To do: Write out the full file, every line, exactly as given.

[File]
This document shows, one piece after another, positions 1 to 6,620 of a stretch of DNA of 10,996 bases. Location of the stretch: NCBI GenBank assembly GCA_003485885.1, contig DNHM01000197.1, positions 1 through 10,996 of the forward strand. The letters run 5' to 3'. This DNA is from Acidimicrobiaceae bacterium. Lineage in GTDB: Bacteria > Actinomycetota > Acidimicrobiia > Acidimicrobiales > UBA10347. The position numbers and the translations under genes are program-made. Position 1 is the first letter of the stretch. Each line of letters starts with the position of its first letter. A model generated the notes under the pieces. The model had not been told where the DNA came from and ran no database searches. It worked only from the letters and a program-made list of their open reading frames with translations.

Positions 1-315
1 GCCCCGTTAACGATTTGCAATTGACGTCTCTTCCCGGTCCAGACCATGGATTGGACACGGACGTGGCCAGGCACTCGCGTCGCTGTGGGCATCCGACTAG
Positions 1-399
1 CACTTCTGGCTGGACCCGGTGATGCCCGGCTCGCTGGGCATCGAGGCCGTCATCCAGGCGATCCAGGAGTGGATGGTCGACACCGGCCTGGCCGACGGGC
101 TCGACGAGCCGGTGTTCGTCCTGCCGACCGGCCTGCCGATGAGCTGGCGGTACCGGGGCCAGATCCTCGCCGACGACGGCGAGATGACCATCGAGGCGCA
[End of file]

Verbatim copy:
This document shows, one piece after another, positions 1 to 6,620 of a stretch of DNA of 10,996 bases. Location of the stretch: NCBI GenBank assembly GCA_003485885.1, contig DNHM01000197.1, positions 1 through 10,996 of the forward strand. The letters run 5' to 3'. This DNA is from Acidimicrobiaceae bacterium. Lineage in GTDB: Bacteria > Actinomycetota > Acidimicrobiia > Acidimicrobiales > UBA10347. The position numbers and the translations under genes are program-made. Position 1 is the first letter of the stretch. Each line of letters starts with the position of its first letter. A model generated the notes under the pieces. The model had not been told where the DNA came from and ran no database searches. It worked only from the letters and a program-made list of their open reading frames with translations.

Positions 1-315
1 GCCCCGTTAACGATTTGCAATTGACGTCTCTTCCCGGTCCAGACCATGGATTGGACACGGACGTGGCCAGGCACTCGCGTCGCTGTGGGCATCCGACTAG
Positions 1-399
1 CACTTCTGGCTGGACCCGGTGATGCCCGGCTCGCTGGGCATCGAGGCCGTCATCCAGGCGATCCAGGAGTGGATGGTCGACACCGGCCTGGCCGACGGGC
101 TCGACGAGCCGGTGTTCGTCCTGCCGACCGGCCTGCCGATGAGCTGGCGGTACCGGGGCCAGATCCTCGCCGACGACGGCGAGATGACCATCGAGGCGCA